The Perfect Communications App

There is way, way too much noise in most communications channels. Altos, Europe’s largest IT services company, just announced its 18-month plan to shut down email and move its 70,000+ employees to face-to-face, phone, text and a wiki-like platform because it found  only about 10% of the messages employees receive are worth their time. Altos CEO, Thierry Breton, who hasn’t sent a work email in three years, says email is a “pollutant” and “an instrument to shirk responsibility.”

That noise rises up in systems that are built on control, rather than trust. It’s not just employees who shirk taking on responsibility either; management shirks giving it out. So, people send buckets of emails back and forth checking in, updating and butt-covering. Systems-heavy architectures, characteristic of control oriented organizations, is doubly debilitating. It hides poor performance all round and inhibits the professional development of people at all levels.

Increasingly I see rebuilding IT infrastructure as building trust infrastructure. (Heidegger is right: the essence of technology has nothing whatsoever to do with anything technological.) If trust is high, we don’t have to bother people with details. We let them get on with the work trusting it will be done right and done on time and trusting that if it can’t be done right or on time that we will hear about it in timely fashion. Trust fosters professionalism.

Thus, if I could build apps I’d build somehting like this, the perfect communications app, or more accurately, all the app you’d need in perfectly trusting environment. There are just three possible responses:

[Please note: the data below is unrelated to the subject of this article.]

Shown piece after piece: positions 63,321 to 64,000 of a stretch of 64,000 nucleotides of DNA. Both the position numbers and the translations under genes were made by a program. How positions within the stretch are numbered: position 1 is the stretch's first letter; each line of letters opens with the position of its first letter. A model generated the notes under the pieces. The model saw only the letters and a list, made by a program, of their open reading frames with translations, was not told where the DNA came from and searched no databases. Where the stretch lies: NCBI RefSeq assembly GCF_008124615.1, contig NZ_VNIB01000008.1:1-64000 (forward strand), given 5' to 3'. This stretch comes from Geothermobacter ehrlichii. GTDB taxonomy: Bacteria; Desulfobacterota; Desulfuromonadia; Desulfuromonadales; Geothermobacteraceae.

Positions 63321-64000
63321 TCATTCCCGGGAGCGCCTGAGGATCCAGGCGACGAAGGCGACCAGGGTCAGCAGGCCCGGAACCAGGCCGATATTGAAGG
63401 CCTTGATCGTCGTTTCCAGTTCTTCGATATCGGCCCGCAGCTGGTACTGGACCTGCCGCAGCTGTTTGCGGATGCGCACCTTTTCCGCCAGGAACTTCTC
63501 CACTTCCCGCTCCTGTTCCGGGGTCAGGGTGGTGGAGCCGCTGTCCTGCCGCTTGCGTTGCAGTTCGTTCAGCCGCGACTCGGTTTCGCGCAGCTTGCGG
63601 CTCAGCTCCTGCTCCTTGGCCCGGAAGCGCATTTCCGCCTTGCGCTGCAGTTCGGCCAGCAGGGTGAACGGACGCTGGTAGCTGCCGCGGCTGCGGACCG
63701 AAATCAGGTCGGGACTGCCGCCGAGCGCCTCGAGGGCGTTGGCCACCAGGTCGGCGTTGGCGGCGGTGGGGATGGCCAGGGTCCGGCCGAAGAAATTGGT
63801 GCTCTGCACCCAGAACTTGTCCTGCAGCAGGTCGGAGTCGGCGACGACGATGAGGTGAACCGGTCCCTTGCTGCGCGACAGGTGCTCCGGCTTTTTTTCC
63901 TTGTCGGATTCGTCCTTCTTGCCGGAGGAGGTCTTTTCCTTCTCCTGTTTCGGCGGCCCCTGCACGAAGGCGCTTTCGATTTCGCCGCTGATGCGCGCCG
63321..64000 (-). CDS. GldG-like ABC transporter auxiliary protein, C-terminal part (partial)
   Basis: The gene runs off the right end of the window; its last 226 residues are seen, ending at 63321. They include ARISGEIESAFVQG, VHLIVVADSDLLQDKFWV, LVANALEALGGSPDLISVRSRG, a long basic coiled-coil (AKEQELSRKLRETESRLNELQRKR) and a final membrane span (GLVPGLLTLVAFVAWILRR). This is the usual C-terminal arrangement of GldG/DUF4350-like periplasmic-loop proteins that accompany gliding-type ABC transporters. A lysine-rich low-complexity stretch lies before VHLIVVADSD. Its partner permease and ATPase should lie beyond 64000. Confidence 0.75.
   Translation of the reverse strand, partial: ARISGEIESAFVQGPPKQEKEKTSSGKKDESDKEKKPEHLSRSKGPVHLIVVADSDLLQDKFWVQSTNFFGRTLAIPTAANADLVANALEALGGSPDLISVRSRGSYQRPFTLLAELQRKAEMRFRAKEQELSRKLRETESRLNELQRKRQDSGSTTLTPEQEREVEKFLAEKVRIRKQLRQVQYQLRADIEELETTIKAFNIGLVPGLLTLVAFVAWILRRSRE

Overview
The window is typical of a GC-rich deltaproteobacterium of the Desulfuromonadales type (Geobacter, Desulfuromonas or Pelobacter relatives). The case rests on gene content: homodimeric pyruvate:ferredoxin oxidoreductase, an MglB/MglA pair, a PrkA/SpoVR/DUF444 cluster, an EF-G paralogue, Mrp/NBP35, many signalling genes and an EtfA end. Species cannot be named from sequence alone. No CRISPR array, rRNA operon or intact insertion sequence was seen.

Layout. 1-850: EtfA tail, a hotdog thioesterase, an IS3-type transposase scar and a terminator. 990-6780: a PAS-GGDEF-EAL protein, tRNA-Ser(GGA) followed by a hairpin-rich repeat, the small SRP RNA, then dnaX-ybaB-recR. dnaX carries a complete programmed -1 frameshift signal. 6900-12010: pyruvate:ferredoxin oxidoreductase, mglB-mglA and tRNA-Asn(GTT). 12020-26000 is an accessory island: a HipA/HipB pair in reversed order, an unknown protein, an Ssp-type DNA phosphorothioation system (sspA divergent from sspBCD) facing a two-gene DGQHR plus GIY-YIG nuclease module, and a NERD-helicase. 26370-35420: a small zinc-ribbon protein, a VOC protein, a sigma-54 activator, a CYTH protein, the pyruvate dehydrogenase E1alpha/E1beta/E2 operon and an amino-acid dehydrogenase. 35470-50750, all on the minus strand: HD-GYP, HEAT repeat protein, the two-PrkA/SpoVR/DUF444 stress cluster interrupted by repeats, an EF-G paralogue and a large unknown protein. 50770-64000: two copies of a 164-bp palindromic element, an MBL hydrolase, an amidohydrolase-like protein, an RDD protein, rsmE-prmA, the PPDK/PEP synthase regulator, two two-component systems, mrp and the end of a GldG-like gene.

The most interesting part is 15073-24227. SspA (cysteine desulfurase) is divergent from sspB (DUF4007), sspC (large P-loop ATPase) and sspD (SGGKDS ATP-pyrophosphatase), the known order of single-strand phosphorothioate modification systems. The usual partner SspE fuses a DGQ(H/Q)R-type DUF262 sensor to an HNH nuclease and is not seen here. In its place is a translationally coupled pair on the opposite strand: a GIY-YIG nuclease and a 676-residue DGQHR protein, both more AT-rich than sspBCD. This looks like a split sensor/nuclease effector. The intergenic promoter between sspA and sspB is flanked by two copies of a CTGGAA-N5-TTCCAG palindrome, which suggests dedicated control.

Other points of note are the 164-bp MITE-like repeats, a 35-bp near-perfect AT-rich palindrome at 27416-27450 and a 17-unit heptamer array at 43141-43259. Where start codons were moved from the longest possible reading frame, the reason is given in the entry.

Yup – I’m on it, you can let go, I will take it from here and will deliver the goods on time
Nope – Can’t or won’t take on the task at this time
Groovy – I’m all over this and you’ll be blown away by what I produce

You really only need two–“Yup” and “Nope”–but I think playing to enthusiasm with a “Groovy” is a nice way to put a positive spin in the office. There’s no need to have any more back and forth. If the sender trusts me, she knows I have good reasons whatever my response.  



  1. Reply
    Paul Clarke December 10, 2011

    How audacious a move… Breton shutting down work email I mean… from a guy who “hasn’t sent a work email in three years”! Wow. That’s different. And, I think, right on! But in my world, there are just so many times when, like right now, I want to talk to others, but it might not be convenient for others to listen. That convenience would be hard to lose. But your essential idea: “Leave it with me, I’m an adult and I can and will do this”, is lovely and empowering, and efficient. Nice “app”!

  2. Reply
    David Wees December 14, 2011

    I really like this app. Maybe someone can design an interface so that Gmail works like this as well.

  3. Reply

    […] culture built on trust might be able to get rid of a lot of email with an app like this, the Perfect Communication Tool. As a new exercise, I wonder what an email client that focusses on the sending process might look […]

  4. Reply

    […] Brad Overnell-Carter (@braddo) is an educator in Vancover, and he makes some smart comments regarding trust and noise: Brad Ovenell-Carter, The Perfect Communications App […]

  5. Reply

    […] Last week I wrote that we’ve built email upside-down, that is, even the best email clients help us manage the messages after they hit our inbox. They do nothing to prevent the flood from happening in the first place. So, I am proposing we completely rethink the business of electronic communication and build a platform that focusses on the send, not the receive. (Here’s another attempt, more thought experiment, The Perfect Communcations App.) […]

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